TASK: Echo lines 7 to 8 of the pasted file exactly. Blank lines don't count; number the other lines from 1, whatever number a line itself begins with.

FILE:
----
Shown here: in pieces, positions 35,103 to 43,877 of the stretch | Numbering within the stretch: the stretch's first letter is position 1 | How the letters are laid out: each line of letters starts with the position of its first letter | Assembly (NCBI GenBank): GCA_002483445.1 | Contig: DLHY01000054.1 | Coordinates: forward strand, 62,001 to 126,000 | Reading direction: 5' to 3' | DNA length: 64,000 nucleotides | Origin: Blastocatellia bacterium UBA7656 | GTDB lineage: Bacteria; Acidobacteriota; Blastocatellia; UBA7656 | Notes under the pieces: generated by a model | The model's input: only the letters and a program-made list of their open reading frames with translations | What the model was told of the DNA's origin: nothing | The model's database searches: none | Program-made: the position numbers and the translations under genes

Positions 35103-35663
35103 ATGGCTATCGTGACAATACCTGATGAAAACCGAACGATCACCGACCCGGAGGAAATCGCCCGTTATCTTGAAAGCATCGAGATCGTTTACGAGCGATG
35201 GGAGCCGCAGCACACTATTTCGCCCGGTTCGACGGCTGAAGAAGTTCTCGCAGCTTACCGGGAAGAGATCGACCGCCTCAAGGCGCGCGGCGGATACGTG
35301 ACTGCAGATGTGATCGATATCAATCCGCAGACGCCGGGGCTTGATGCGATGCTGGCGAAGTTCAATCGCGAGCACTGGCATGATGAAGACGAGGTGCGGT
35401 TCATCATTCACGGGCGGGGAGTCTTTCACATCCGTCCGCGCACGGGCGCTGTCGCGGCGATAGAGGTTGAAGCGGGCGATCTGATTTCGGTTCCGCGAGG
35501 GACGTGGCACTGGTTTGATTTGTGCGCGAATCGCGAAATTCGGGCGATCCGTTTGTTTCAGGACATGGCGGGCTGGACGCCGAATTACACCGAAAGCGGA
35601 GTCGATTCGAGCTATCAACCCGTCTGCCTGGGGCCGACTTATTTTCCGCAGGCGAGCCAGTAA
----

35501 GACGTGGCACTGGTTTGATTTGTGCGCGAATCGCGAAATTCGGGCGATCCGTTTGTTTCAGGACATGGCGGGCTGGACGCCGAATTACACCGAAAGCGGA
35601 GTCGATTCGAGCTATCAACCCGTCTGCCTGGGGCCGACTTATTTTCCGCAGGCGAGCCAGTAA